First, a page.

More Background on the State of the State’s Pensions

Two more articles on pensions worth reading. The first is from Steve Peoples in the Projo

Pensions for teachers and state employees will cost Rhode Island taxpayers $397 million next year.
That’s an increase of roughly $50 million, or 14 percent, over this fiscal year. And it represents a significant and unexpected new burden for every city and town at a time when any additional state aid to local communities has all but dried up.
The cost of the state pension system, which covers more than 45,000 working and retired state employees and public school teachers, for the next fiscal year was set by the State Retirement Board this week. The numbers will be used as the state and municipalities craft budgets that will take effect July 1, 2008 — a process that has already begun…
The rising costs are largely because there isn’t enough money in the system to pay for the state’s pension obligations, something known as unfunded liability. The state is in the 7th year of a 30-year plan to pay off its unfunded liability, which has risen from $4.3 billion to $4.9 billion, according to the actuary’s report.
Officials say that the state’s unfunded liability is growing for two main reasons: most retirees are simply living longer; and the fund continues to suffer from the lingering effects of the poor stock market performance several years ago. This wasn’t supposed to happen.
Also, Joe Mysak of Bloomberg News has picked up on the municipal pensions story…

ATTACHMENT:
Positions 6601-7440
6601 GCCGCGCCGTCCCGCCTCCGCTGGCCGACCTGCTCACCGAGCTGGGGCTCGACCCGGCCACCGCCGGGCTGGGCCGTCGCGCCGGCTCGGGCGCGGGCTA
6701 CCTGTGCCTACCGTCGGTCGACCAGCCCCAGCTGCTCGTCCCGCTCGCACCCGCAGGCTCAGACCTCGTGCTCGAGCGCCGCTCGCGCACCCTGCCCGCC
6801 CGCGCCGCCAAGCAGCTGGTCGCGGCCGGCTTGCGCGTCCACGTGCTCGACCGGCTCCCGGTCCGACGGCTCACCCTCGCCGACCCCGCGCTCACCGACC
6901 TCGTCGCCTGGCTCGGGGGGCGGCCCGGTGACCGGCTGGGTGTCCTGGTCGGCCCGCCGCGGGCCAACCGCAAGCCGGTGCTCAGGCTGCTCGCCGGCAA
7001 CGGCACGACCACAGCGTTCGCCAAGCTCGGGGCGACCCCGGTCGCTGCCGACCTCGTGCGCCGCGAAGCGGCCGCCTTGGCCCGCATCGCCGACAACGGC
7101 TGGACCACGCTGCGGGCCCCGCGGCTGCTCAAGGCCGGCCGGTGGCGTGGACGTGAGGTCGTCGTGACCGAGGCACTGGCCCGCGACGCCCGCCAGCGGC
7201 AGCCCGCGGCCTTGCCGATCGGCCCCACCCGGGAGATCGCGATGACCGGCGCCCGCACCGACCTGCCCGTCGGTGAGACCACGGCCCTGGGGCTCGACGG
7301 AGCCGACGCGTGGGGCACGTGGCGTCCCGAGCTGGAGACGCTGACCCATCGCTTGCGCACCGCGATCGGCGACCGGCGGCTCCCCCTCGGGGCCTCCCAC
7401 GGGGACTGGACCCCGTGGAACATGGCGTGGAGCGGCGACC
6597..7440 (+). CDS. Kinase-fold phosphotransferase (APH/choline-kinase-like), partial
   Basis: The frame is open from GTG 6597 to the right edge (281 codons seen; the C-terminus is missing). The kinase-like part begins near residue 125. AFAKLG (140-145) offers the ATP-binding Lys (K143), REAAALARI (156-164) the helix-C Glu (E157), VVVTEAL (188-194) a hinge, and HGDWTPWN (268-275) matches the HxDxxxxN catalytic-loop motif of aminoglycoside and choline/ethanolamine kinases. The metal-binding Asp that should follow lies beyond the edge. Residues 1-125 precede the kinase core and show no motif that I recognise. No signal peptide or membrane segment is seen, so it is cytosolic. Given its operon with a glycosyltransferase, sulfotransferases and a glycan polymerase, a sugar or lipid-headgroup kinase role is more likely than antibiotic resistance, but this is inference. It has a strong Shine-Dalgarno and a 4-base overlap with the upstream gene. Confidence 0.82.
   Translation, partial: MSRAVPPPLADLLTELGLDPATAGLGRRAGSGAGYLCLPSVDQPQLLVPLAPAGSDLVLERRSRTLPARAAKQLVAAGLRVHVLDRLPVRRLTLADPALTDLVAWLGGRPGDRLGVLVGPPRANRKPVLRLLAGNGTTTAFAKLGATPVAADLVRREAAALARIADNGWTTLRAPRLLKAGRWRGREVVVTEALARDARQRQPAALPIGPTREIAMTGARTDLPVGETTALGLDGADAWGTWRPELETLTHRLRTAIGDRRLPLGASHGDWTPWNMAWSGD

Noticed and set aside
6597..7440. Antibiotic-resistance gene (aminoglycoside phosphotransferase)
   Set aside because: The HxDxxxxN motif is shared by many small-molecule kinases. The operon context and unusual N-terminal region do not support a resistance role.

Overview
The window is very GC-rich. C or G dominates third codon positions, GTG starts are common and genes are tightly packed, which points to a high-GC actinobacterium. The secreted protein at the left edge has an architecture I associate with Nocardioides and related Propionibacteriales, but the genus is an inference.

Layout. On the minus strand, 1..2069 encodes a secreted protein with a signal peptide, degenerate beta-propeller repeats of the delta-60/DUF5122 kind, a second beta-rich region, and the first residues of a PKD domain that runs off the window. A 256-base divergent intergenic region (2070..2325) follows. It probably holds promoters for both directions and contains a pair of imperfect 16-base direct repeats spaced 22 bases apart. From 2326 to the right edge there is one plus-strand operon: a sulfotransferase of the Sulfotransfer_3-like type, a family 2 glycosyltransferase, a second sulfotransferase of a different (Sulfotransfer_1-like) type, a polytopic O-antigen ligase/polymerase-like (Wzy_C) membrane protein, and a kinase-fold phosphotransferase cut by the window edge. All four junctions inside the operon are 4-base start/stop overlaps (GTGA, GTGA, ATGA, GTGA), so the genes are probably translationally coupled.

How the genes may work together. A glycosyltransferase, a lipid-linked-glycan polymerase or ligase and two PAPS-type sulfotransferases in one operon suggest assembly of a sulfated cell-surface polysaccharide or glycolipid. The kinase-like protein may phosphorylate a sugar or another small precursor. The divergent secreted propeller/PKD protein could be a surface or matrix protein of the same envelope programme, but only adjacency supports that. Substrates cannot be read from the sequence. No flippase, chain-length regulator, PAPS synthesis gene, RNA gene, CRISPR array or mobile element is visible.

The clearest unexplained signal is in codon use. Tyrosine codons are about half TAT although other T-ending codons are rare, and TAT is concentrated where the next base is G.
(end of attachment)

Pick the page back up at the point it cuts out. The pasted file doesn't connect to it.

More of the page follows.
Municipalities don’t do a good job of putting money away for pensions. They also aren’t good investors. That’s another part of the puzzle, when it comes to public pensions. You have to save money, and you also have to invest it prudently. On page 21 of [the RI Auditor General’s] 36-page report, there’s a table comparing assumed rates of return to actual rates of return.
The 25 municipalities who run their own pension plans all thought they would make average returns of 7.85 percent. Between 2002 and 2006, they made an average of 4.7 percent.
The auditor general makes a number of suggestions, among them creating a pooled investment trust for locally administered pension plans, and doing away with local plans entirely.
We hear a lot about state pension funds, and almost nothing about the ones being run at the local level. That’s going to change, because the real problems are in the cities, towns and counties.
According to the Rhode Island General Treasurer’s Office, the state employee retirement system had a 7.5% return on its investments over the 2002-2006 period. That’s quite a difference from the 4.7% return in the municipal systems.

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chuckR
chuckR
13 years ago

Can we have a round of applause for Paul Tavares? Long term return in the stock market is 7% to 8%. He got that percentage by directing more diversified investments, and the return includes that stinker of a year 2002. I don’t think we can count on that level of performance – we’ll just have to see how Caprio does.
Yes to pooled municipal pension plans professionally directed. I live in Jamestown where we are overfunded at 123% for our only local pension plan. But we get a return that a monkey throwing darts could equal.